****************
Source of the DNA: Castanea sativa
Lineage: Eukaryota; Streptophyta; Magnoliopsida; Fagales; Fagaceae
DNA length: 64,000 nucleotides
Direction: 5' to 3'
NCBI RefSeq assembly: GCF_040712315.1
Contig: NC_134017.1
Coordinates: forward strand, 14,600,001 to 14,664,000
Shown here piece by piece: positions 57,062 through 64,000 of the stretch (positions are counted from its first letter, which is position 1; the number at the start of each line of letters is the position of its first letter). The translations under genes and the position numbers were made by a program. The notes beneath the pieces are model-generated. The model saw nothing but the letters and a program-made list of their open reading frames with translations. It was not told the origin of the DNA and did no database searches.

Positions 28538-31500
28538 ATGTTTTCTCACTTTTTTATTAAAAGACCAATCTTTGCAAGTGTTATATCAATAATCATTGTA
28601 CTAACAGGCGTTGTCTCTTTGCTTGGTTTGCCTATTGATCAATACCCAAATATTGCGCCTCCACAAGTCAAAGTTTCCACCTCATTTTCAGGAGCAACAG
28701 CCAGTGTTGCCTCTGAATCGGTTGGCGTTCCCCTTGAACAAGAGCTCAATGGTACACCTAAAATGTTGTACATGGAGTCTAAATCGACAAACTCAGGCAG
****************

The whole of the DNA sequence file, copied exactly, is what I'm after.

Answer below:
Source of the DNA: Castanea sativa
Lineage: Eukaryota; Streptophyta; Magnoliopsida; Fagales; Fagaceae
DNA length: 64,000 nucleotides
Direction: 5' to 3'
NCBI RefSeq assembly: GCF_040712315.1
Contig: NC_134017.1
Coordinates: forward strand, 14,600,001 to 14,664,000
Shown here piece by piece: positions 57,062 through 64,000 of the stretch (positions are counted from its first letter, which is position 1; the number at the start of each line of letters is the position of its first letter). The translations under genes and the position numbers were made by a program. The notes beneath the pieces are model-generated. The model saw nothing but the letters and a program-made list of their open reading frames with translations. It was not told the origin of the DNA and did no database searches.

Positions 28538-31500
28538 ATGTTTTCTCACTTTTTTATTAAAAGACCAATCTTTGCAAGTGTTATATCAATAATCATTGTA
28601 CTAACAGGCGTTGTCTCTTTGCTTGGTTTGCCTATTGATCAATACCCAAATATTGCGCCTCCACAAGTCAAAGTTTCCACCTCATTTTCAGGAGCAACAG
28701 CCAGTGTTGCCTCTGAATCGGTTGGCGTTCCCCTTGAACAAGAGCTCAATGGTACACCTAAAATGTTGTACATGGAGTCTAAATCGACAAACTCAGGCAG